It dawned on me the last few days that McKinney is the only player who was never available for interviews since he arrived on campus last summer. He also declined interview requests when he committed to Mizzou and later signed his letter of intent.
From what he's posted on social media, he clearly wasn't pleased with his role on the team through the first two months of the season. I'm not sure why he would have expected to play over veteran players at his position. Martin and the staff clearly didn't believe he was suited to play off the ball on the perimeter - his jump shot is very much a work in progress - and if you can't shoot from outside at this level and you're his size (6-2ish), you have to play point guard. He's not playing the point over Dru Smith and Pinson. He never came close to earning minutes over either of them.
Follow-up: Mario McKinney tweeted something about not being told that there were five other guards he had to compete with for playing time. All five of the guards were returning players. Appears to be either a lame excuse or he lacked the ability to research the roster of the team he committed to.
MATTER: That comment was posted on one of his two Facebook accounts. I saw the comment and included it in my story the other day. It's not a very good excuse. Three of the five guards are also from the St. Louis area. Clearly he met the guards during his recruiting visit. I can't imagine they all introduced themselves as seniors. My hunch is - and I can only make educated hunches when it comes to a player who's never done interviews - is that like most young players he expects to play in the NBA sooner than later and believed he's good enough to play over any returning guards on the roster.
WILL THERE BE FALLOUT IN ST. LOUIS?
QUESTION: Given McKinney’s comments about not being told how many guards were on the roster when he was being recruited, could his leaving the program affect Martin’s relationships with the Vashon staff, other PHL staffs or other STL staffs/influencers?
MATTER: Nobody is going to believe he wasn't told how many guards were on the roster. Those same guards hosted him on his visit. He had to know three of them from St. Louis. No reasonable, rational person will buy that reason or complaint, whatever we're calling it.
I don't suspect McKinney's experience at Missouri will do any serious damage to MU's reputation in the market. (It's not like players from the area are flocking to Boone County anyway.) But, hypothetically, if a recruit from the region is seriously considering Mizzou and he sits down with his coaches and parents/guardians to weigh the factors for and against MU and other schools, do we really think one of those factors will be "Mario McKinney only played 8 minutes a game and got suspended?"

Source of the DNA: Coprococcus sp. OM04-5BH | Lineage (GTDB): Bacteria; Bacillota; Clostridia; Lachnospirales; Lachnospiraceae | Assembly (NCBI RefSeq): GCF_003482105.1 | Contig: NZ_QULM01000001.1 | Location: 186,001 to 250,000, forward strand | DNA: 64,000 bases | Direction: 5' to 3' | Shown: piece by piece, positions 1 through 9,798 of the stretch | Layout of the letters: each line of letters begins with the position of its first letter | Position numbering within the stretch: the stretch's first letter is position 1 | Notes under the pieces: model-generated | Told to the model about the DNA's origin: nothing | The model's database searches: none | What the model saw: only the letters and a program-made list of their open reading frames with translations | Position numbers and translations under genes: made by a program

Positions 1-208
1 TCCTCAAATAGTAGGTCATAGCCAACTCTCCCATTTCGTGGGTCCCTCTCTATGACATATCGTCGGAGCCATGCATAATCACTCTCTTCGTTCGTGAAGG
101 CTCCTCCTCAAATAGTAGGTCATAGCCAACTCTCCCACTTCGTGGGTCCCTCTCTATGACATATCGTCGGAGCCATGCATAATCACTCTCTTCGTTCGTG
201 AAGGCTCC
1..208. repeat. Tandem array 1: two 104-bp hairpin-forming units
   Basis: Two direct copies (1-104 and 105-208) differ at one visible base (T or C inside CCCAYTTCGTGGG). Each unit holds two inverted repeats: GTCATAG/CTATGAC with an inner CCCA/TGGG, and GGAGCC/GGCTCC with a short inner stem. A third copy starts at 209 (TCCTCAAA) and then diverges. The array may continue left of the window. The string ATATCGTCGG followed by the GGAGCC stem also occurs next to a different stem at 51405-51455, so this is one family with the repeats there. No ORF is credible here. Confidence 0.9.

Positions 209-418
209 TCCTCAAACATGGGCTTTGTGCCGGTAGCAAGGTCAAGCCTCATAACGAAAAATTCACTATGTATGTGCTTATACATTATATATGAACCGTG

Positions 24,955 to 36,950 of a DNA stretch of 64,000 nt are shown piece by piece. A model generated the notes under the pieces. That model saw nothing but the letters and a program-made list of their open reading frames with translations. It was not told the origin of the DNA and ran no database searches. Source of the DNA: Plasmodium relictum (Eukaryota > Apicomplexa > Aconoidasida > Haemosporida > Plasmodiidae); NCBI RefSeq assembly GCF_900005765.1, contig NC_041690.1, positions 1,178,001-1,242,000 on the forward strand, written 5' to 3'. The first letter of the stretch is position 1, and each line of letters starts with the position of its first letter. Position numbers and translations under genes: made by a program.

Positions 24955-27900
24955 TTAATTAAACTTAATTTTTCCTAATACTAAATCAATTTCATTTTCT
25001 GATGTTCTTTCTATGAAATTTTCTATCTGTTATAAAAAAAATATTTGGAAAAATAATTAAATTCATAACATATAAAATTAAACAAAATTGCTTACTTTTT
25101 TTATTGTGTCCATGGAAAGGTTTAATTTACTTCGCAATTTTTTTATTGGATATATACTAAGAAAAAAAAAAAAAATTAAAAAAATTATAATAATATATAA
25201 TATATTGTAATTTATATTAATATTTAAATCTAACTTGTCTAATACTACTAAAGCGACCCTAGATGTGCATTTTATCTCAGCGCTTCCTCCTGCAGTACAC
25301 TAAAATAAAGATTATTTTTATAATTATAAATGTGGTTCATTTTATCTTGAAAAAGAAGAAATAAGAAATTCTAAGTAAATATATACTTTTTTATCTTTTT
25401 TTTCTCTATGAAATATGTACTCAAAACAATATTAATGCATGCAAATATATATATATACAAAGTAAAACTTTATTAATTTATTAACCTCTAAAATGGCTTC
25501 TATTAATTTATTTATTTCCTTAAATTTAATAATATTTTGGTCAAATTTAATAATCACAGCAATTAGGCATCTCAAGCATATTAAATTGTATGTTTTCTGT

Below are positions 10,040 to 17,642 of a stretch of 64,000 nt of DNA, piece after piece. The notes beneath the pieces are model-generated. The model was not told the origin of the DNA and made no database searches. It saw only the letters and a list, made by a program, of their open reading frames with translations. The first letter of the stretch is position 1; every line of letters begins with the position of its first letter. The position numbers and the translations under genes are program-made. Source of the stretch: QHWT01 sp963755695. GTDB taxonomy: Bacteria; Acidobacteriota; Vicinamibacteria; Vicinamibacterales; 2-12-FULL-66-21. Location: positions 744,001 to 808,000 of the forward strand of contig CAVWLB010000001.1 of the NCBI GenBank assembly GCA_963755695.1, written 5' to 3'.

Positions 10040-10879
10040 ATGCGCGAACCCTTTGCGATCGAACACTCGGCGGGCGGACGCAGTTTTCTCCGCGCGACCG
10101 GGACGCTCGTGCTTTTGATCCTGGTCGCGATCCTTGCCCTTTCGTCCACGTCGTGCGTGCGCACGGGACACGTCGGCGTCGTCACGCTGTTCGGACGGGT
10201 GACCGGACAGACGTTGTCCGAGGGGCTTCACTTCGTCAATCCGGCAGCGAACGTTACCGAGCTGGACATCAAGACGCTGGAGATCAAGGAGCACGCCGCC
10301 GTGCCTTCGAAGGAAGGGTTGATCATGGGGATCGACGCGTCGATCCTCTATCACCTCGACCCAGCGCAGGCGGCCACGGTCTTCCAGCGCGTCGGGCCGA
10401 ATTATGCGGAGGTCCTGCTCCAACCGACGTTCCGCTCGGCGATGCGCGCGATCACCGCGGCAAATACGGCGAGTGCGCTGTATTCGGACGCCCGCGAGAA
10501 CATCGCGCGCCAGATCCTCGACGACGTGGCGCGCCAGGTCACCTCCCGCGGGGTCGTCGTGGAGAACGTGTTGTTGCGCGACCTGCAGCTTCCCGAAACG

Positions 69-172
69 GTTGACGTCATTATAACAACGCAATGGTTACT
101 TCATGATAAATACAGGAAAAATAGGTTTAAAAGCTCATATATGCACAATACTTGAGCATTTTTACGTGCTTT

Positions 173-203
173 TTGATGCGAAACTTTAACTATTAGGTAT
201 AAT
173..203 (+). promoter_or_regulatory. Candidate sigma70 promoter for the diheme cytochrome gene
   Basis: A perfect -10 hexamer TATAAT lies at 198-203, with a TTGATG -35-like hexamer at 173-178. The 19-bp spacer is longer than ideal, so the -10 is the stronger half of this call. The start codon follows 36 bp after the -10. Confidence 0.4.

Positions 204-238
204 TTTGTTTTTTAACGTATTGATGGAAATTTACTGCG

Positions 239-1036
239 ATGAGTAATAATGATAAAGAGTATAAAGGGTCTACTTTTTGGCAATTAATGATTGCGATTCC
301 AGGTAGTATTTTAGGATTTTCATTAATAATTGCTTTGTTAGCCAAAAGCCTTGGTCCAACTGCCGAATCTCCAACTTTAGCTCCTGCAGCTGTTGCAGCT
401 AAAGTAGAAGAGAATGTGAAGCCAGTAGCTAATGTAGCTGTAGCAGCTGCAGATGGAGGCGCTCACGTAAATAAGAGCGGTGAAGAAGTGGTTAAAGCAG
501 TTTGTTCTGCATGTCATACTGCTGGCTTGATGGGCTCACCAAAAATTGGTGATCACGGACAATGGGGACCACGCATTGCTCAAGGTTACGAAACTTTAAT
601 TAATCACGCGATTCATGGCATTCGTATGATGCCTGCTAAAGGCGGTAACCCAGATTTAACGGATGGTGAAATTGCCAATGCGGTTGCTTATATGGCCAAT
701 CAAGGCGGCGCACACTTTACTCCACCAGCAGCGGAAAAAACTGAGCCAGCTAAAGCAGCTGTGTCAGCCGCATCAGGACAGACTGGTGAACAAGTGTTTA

Why do we always assume the St. Louis players who leave Mizzou will spoil recruiting for the program rather than assume the St. Louis players who stay and enjoy their time at Mizzou will help recruiting? Shouldn’t positive experiences for Mark Smith, Torrence Watson, Jermiah Tilmon and Javon Pickett outweigh that of a freshman who left the team after 14 games?
WHAT HAPPENED IN STARKVILLE?
QUESTION: How can the team look so good and shoot so well against Florida but be so disinterested and sloppy against Mississippi State?
MATTER: How can South Carolina lose to Boston University, beat Virginia, lose to Stetson and beat Kentucky? This is college basketball in 2020. There are some very good teams but nobody is infallible and everyone is vulnerable when they're not shooting well, taking care of the ball or off their game defensively.
I thought in Tuesday's game Missouri really struggled with Mississippi State's length. Perry and Ado are huge at 6-10 and 6-11, but their perimeter players made it difficult for MU's guards to get comfortable. Woodard plays on the wing at 6-7. Carter has good size at 6-4. Weatherspoon is only 6-2 but is a physical matchup. All that length and physicality seemed to make MU's ball-handlers uneasy making decisions. And when MU managed to get off a shot before turning it over they rarely connected.
Also, at 0-3 in the league, Mississippi State played like its season was on the brink — much like Missouri played three days earlier against Florida. Give credit to Ben Howland for getting his team prepared for a must-win game.
NIT OR BUST?
QUESTION: I would say at this point in the men’s basketball season the realistic goal is probably just to make the NIT. Then you get pretty much everyone back next year and you have to make the Tourney then. Thoughts?
MATTER: I still think it's too early to rule anything out for this year, but it's trending in that NIT direction. They can't have more than a few more outcomes like Tuesday to have any prayer of landing on the NCAA bubble. And they'll have to pull off some upsets along the way. Maybe a win at LSU or Arkansas or a home win over Auburn.